As America re-orders its societal and economic life amid the raging coronavirus pandemic, stock market plunges and dire predictions of a recession abound. But perhaps the direst call of all comes from activist investor William Ackman, who wants to shut down the country for 30 days to save it.
“Hell is coming,” warned Ackman, the head of hedge fund company Pershing Square Capital Management. He urged President Donald Trump and corporate chieftains to put the nation on lockdown, in a bid to halt the virus’ spread.
Ackman echoed the sentiment of many on Wall Street in criticizing the piecemeal rollout of Washington’s response to the looming economic problems triggered by the outbreak. Grim predictions have resulted from shutting many shops and businesses nationwide as people hunker down at home.
“What’s scaring the American people and corporate America now is the gradual rollout,” Ackman told CNBC. The S&P 500 slipped yet again Wednesday, by 5.1%, amid questions about the pace of the federal government’s response to the crisis.
The president yesterday signed a bill that had been passed by the House and the Senate to provide paid sick leave, food assistance for the needy, and financial aid for coronavirus testing. Congress and the White House are working on a more ambitious $1.3 trillion package to bolster the sagging economy by, among other things, sending checks to Americans.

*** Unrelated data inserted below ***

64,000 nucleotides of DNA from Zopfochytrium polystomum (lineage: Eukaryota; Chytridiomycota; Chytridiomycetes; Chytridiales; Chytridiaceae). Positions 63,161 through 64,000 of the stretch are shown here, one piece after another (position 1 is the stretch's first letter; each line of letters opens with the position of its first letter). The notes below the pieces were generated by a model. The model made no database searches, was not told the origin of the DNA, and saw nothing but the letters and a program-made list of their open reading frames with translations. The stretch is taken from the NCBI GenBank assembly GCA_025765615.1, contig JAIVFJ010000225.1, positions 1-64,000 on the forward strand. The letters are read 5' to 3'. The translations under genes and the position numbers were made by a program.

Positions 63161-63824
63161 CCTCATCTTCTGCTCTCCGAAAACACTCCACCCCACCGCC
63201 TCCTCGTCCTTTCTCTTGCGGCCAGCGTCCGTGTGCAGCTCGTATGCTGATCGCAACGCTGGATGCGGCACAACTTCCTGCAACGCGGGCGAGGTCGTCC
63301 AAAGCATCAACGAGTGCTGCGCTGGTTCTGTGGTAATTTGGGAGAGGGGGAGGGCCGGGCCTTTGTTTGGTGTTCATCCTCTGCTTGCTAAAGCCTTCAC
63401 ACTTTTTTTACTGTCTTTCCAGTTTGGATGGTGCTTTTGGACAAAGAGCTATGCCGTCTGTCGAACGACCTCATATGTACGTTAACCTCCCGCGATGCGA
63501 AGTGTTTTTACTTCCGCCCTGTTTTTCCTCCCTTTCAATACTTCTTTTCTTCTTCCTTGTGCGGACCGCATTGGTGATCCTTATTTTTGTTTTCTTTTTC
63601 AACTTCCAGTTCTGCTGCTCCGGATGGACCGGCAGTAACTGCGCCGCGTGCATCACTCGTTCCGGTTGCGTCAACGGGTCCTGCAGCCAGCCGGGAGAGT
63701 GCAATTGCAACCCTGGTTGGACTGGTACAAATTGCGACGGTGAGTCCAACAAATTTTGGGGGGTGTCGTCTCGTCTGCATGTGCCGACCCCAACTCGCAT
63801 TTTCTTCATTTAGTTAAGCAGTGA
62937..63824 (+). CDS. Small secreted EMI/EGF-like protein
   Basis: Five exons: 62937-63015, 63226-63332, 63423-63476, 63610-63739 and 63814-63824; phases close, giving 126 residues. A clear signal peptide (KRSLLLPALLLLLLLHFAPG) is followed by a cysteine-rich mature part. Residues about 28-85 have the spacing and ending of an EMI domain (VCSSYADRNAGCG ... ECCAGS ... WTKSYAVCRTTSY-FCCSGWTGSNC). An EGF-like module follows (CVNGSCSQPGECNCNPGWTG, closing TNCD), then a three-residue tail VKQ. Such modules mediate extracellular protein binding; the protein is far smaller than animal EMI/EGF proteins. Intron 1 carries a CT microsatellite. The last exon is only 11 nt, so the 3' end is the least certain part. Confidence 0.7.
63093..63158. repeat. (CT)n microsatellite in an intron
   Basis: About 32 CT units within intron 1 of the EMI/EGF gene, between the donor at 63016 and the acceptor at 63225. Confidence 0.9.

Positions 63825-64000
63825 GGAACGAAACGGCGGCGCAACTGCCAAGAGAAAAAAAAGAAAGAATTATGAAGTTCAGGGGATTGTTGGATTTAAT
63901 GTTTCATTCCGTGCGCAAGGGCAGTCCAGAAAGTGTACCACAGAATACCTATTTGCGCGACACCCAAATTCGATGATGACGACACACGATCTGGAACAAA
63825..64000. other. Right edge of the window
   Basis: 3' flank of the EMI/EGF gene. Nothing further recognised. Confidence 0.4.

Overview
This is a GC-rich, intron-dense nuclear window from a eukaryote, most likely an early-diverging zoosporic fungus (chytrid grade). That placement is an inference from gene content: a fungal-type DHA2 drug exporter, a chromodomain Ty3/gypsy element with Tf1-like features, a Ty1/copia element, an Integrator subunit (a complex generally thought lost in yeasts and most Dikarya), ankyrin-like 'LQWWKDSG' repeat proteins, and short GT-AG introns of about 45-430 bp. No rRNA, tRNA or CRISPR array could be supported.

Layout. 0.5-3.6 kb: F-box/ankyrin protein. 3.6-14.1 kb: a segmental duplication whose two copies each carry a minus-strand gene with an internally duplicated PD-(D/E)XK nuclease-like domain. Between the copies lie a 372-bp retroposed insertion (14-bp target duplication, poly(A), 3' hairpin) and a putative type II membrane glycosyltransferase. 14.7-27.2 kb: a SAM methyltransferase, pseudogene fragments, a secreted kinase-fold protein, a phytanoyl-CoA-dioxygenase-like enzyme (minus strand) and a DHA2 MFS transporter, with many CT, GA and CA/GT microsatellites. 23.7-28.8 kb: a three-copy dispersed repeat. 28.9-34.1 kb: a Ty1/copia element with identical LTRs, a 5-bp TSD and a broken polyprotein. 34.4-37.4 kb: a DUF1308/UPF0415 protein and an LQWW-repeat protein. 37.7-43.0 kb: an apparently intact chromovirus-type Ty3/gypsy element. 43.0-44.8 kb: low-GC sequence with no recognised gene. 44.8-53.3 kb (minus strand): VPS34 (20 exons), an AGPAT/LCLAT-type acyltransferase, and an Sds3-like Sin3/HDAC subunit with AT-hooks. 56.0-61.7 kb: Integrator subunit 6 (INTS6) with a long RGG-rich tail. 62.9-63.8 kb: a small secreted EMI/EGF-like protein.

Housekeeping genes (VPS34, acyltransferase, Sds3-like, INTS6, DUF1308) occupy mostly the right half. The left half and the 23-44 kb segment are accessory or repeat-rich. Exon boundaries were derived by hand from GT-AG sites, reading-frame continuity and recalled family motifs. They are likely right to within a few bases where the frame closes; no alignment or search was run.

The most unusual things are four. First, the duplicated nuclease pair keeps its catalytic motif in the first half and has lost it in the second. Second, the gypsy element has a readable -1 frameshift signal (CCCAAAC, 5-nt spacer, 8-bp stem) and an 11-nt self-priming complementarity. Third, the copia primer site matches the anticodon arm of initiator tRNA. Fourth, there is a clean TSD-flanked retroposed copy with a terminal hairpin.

Ackman appeared to be calling for more stringent efforts to restrict the population’s interactions, on the order of what the Beijing regime imposed on large swaths of China, which is ground zero for the disease.
“America will end as we know it. I’m sorry to say so, unless we take this option,” he declared. Trump will be reelected in November if he saves the US from the disease, predicted Ackman, a longtime donor to Democrats.
The “tsunami” that’s coming will be the result of a prolonged period of virus-imposed economic stasis, he said. “Capitalism does not work in an 18-month shutdown; capitalism can work in a 30-day shutdown.”
Ackman outlined a cascading scenario of failing businesses: “The hotel industry and the restaurant industry will go bankrupt first, Boeing is on the brink. Boeing will not survive without a government bailout.”
But Ackman, known for his scorched-earth tactics and harsh rhetoric toward companies he invests in, did express optimism that Trump and other world leaders would come through and save the day.
He let on that he has bought shares in Hilton Worldwide Holdings, evidently betting that its battered stock eventually will recover. The hotel chain, which Ackman has invested in previously, has lost half its value this year.